John Ireland Blackburne (1783–1874)
Born at Hale Hall, Lancashire, he was the son of John Blackburne, lord of the manor of Hale and member of parliament for Lancashire, and his wife Anne née Robard of Shepton Mallet, Somerset. He was descended from two old Lancashire families, the Irelands and the Blackburnes.
He was elected to the House of Commons in 1807, sitting as MP for Newton until 1818. He subsequently became involved in the politics of the town of Warrington, helping to establish the Warrington Operative Conservative Association. Such associations were established in the north west of England in order to enlist the support of working class men against the emerging Radical and Chartist movements.
He returned to parliament at the 1835 general election when he won the parliamentary borough of Warrington from the Liberal Party. He sat as the town's MP until he retired in 1847. He was a strong defender of the established church, and was opposed to the endowment of Roman Catholic priests and the appropriation of church property for secular purposes. He also supported the improvement of working conditions, in particular the Ten Hours Act of 1847.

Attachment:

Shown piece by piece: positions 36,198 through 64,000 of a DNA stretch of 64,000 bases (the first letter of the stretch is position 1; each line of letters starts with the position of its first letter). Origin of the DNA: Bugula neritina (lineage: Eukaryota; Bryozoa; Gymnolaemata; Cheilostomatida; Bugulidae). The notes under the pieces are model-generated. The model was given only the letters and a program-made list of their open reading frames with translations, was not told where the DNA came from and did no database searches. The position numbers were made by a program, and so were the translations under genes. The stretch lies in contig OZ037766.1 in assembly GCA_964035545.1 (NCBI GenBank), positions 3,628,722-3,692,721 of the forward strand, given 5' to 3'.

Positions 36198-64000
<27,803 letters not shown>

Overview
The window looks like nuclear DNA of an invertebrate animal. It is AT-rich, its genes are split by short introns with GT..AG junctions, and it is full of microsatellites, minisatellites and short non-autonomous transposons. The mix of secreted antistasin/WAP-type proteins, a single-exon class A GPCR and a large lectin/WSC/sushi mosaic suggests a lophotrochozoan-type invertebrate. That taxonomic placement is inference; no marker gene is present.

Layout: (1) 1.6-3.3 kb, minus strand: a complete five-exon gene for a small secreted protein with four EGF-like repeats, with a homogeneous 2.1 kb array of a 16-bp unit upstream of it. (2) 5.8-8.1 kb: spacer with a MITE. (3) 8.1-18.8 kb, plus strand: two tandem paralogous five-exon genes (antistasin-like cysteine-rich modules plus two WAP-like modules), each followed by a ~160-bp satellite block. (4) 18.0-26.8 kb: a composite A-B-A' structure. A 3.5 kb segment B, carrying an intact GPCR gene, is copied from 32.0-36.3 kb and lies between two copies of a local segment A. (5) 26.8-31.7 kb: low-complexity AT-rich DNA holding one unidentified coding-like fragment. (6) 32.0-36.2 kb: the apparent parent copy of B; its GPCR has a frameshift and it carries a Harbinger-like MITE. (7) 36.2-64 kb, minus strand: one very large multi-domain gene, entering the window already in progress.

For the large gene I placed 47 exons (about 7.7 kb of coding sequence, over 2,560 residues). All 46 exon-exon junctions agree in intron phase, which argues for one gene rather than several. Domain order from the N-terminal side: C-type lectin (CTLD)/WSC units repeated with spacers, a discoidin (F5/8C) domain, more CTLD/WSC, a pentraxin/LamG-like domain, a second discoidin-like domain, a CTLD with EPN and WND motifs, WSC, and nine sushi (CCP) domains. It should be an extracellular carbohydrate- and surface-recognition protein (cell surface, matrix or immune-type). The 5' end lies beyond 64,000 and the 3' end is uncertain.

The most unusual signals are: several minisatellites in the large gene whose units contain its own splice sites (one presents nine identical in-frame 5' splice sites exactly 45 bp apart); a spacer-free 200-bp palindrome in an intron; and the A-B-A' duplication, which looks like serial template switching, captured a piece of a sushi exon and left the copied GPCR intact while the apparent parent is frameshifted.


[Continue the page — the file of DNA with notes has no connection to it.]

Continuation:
- "Hale". A History of the County of Lancaster: Volume 3. British History Online. 1907. Retrieved 19 July 2009.
- "First Annual Meeting of the Warrington Operative Conservative Association". The Times. 27 April 1836. p. 2.
- Howe, Anthony (1984). The cotton masters, 1830–1860. Oxford: Oxford University Press. p. 112. ISBN 0-19-821894-X.
- "Election Intelligence". The Times. 19 May 1847. p. 6.
- The Gentleman's Magazine 1833, p.465
- Hansard 1803–2005: contributions in Parliament by John Ireland Blackburne
|Parliament of the United Kingdom|
|Member of Parliament for Newton
With: Peter Heron 1806–1814
Thomas Legh 1814–1818
William Edmund George Hornby
|Member of Parliament for Warrington